9. She made a photo series in Ireland

Inspired by a book titled The Irish Countryman (1937) by the eminent Harvard anthropologist Conrad M Arensberg, Lange persuaded the editors of LIFE to commission her and her son Daniel Dixon, a writer, to create an in-depth study of rural life in Ireland in 1954. The trip was her first overseas, and she spent six weeks photographing the experience of life around County Clare in western Ireland. Drawn to tight-knit rural communities, Lange travelled around the countryside from Tubber to Ennis, capturing country markets and fairs, pubs, local shops, and church-goers attending Sunday mass in stark and evocative photographs.

 

10. Lange was working on two unfinished projects at the time of her death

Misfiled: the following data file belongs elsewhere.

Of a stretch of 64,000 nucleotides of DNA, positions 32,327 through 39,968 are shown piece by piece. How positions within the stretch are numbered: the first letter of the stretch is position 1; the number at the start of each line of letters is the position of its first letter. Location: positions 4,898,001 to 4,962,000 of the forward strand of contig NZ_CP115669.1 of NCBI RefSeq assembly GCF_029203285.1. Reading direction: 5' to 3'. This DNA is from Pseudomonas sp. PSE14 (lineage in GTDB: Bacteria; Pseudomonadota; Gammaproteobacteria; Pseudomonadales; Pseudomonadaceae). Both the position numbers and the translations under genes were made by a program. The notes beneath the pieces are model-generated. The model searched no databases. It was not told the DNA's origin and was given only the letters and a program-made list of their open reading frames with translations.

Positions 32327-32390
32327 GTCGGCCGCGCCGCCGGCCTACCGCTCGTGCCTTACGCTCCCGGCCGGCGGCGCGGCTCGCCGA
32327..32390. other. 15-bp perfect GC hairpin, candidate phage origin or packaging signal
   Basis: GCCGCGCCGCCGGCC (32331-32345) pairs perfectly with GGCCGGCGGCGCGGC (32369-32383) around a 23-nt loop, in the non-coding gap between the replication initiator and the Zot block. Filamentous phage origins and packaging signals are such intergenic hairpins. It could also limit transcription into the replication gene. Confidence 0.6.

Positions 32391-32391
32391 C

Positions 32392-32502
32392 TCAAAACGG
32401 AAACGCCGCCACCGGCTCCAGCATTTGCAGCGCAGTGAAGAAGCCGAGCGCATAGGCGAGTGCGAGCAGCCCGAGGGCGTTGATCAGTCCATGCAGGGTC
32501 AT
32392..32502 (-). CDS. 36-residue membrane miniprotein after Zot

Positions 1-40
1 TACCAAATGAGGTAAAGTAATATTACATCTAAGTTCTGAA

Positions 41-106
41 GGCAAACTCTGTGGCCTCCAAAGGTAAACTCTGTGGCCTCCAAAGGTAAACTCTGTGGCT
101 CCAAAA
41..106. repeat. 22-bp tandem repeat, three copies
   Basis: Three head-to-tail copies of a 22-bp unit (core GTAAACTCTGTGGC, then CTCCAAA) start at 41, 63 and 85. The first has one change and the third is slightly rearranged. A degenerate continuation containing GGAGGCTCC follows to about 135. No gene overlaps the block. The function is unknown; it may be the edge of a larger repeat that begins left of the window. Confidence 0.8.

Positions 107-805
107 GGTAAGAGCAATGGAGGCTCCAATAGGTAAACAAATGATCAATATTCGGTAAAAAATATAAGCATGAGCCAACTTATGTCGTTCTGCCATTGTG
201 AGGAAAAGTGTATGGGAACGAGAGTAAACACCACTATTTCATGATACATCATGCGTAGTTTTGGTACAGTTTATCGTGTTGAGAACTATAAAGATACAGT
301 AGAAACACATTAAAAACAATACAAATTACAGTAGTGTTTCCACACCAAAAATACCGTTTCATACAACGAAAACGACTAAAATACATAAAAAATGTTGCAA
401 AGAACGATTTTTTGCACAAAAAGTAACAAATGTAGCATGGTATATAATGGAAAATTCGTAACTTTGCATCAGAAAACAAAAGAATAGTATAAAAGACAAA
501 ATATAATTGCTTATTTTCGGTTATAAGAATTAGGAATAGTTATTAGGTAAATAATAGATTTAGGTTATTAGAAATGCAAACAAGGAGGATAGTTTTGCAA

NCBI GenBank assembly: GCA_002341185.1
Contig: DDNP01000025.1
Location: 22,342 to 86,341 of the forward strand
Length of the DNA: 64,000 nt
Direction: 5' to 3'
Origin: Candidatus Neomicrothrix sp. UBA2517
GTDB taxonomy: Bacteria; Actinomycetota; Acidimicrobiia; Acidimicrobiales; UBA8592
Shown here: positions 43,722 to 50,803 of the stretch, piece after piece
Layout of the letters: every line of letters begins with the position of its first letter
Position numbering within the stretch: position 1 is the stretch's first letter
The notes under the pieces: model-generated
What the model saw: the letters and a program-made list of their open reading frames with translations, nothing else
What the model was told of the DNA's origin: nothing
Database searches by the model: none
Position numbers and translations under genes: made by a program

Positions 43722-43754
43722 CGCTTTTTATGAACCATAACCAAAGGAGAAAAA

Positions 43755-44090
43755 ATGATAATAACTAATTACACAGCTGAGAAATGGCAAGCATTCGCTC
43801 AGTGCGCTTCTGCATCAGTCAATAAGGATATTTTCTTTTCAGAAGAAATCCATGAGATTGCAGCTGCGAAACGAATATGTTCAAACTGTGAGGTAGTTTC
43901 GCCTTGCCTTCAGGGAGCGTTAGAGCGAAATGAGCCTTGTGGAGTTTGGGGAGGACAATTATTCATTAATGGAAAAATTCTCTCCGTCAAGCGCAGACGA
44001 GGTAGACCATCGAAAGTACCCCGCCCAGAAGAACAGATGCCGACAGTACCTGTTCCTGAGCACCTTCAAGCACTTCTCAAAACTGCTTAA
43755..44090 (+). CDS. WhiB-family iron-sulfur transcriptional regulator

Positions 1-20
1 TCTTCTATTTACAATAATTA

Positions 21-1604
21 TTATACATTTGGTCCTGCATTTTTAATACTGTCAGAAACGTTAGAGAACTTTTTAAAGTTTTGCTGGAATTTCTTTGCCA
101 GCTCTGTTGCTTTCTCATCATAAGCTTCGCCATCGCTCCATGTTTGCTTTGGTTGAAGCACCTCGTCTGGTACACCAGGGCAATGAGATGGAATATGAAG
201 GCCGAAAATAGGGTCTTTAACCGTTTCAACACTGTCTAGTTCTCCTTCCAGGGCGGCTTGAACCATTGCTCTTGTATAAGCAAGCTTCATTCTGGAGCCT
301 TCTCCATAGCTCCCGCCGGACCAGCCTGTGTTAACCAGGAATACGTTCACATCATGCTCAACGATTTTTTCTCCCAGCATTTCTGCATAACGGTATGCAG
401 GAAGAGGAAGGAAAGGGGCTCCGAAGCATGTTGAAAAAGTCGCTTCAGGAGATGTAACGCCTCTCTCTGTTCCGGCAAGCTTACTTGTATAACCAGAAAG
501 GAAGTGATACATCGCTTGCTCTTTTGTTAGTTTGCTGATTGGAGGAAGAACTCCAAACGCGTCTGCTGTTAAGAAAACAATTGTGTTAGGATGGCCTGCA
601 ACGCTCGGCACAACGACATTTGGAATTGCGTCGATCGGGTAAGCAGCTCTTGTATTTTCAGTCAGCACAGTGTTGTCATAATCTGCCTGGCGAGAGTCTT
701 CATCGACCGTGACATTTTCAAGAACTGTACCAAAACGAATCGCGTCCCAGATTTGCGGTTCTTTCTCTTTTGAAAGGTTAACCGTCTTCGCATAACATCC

Towards the end of her life, Lange attempted to set up a new independent social documentary unit, modelled on the FSA’s photographic project, to commission a new generation of photographers to record urban life in America. While still advocating so-called Project One, she was already making plans for Project Two: the establishment of a national photography centre to be incorporated in the Kennedy Library in Boston.

According to Lange, "a Photography Center can serve integrated efforts to explore the place of photography in visual communication. It can offer a training ground for students of the visual. It can afford opportunity for people to learn—to see. The camera is a unique instrument for teaching people to see—with or without the camera."

Unfortunately, neither of these projects materialised when Lange died a premature death in 1965.

 

Dorothea Lange: Politics of Seeing will be on display at Barbican Art Gallery June 22–September 2, 2018.

Also on display is Vanessa Winship: And Time Folds. One ticket gains entry to both exhibitions and can be booked here.